Bay Area executives are well aware of the impact that AI and automation are having on their organizations and workforce, and that the combined forces of human + machine worker is already leading to better business outcomes. The challenge, however, lies in scaling up these new capabilities and to hire and develop the right talent in an environment where unemployment is at an all-time low and the hiring market is extremely competitive. New research from Accenture and the San Francisco Chamber of Commerce shows that business leaders see more change coming and highlights a growing sense that they need to address both a skills gap and feelings of uncertainty about the future of jobs in their workforces.

Our report, which surveyed 250 Bay Area based executives from large, medium and small organizations spanning multiple industries, reinforced the notion that most organizations are already leveraging automation, AI, or augmented intelligence. In fact, over ninety percent of businesses are using these technologies for business processes in areas such as product development, sales, marketing, supply chain, finance, distribution, and customer service. However, hiring the right talent continues to be a challenge that 70 percent of them say they currently face. To overcome the talent shortage and build a better, stronger and more capable workforce these organizations must work on redefining the roles, the skills, and the type of talent they are seeking and developing. And finally, as with any change to the business, it’s imperative for these organizations to successfully manage the overall cultural change that will happen because of this workforce shift.

The changing workforce

One of the biggest opportunities for San Francisco business leaders lies in their willingness to invest in their employees’ skillsets via continuous learning and trainings. This isn’t mere goodwill: companies are recognizing that jobs will require different skillsets as AI and automation take over simple or repetitive tasks, in turn freeing up workers’ time for higher functioning, more creative tasks. Nearly half of business leaders surveyed anticipate a change in 26-50 percent of jobs in their workforce due to technology, and over 90 percent have a designated employee group responsible for understanding and applying these new technologies to their business.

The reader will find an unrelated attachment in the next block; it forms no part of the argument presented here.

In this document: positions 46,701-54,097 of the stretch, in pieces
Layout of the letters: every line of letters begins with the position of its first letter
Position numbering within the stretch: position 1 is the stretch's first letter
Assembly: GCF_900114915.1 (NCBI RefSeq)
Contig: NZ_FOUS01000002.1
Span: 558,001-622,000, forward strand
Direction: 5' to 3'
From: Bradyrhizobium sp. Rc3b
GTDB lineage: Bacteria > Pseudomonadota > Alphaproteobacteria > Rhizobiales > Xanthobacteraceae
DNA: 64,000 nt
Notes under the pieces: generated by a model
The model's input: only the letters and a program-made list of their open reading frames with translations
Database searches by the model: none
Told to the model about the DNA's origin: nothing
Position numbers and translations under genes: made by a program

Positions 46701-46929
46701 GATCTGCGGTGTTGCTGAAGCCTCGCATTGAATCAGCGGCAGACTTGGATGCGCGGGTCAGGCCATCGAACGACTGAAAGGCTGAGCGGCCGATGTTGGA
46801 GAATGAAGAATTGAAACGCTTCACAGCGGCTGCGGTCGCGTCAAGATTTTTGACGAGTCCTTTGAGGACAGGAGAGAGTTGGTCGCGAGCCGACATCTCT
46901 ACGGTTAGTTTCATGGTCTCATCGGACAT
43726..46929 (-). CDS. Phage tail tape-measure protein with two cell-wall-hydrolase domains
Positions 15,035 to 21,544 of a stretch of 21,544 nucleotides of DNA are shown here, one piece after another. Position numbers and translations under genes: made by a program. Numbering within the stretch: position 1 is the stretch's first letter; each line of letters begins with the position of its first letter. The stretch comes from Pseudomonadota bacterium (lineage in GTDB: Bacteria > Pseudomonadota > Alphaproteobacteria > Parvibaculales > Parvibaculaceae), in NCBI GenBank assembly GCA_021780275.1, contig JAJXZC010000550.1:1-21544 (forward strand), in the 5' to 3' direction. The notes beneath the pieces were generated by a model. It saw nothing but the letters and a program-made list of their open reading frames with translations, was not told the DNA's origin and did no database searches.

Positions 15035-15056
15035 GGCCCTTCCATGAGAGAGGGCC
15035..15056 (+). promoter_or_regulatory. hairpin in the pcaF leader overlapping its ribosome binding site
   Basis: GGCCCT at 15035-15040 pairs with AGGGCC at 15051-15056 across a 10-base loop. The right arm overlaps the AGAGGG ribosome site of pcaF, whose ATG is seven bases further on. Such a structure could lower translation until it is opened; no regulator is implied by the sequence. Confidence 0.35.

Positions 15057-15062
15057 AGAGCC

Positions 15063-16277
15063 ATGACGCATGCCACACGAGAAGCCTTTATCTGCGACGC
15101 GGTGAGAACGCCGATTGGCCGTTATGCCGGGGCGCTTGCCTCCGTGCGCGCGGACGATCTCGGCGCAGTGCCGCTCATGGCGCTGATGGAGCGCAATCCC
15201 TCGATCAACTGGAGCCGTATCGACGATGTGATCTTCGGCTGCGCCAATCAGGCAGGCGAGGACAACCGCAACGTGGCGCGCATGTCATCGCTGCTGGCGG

It is in this context that organizations need to redefine the roles of human workers. As this technology evolves and permeates businesses at an increasing pace, business leaders are aware that the nature of work is rapidly shifting, too. And those workers whose jobs are being replaced will need to be reskilled or upskilled. The importance of training people on new skills or developing their existing skills showed up in several ways as a focus area for business leaders looking to address the talent shortage: Sixty-four percent say hiring workers with adjacent skills and training them will help address the shortage, and 56 percent say reskilling and upskilling will help.

Reskilling will be key to ensuring that workers who interact with AI and automated technologies understand how these capabilities and devices augment their skills and where they can add the most value. This in turn will create new efficiencies, especially as the technologies continues to evolve and employees adapt to an increasingly dynamic workplace. Bay Area leaders are recognizing that offering training to upskill or re-skill talent is not only beneficial for the business, but also helping to attract and retain employees in a very competitive job market. But while 64 percent of business leaders believe they are somewhat prepared for these kinds of coming changes brought by AI at work, only 23 percent feel well prepared.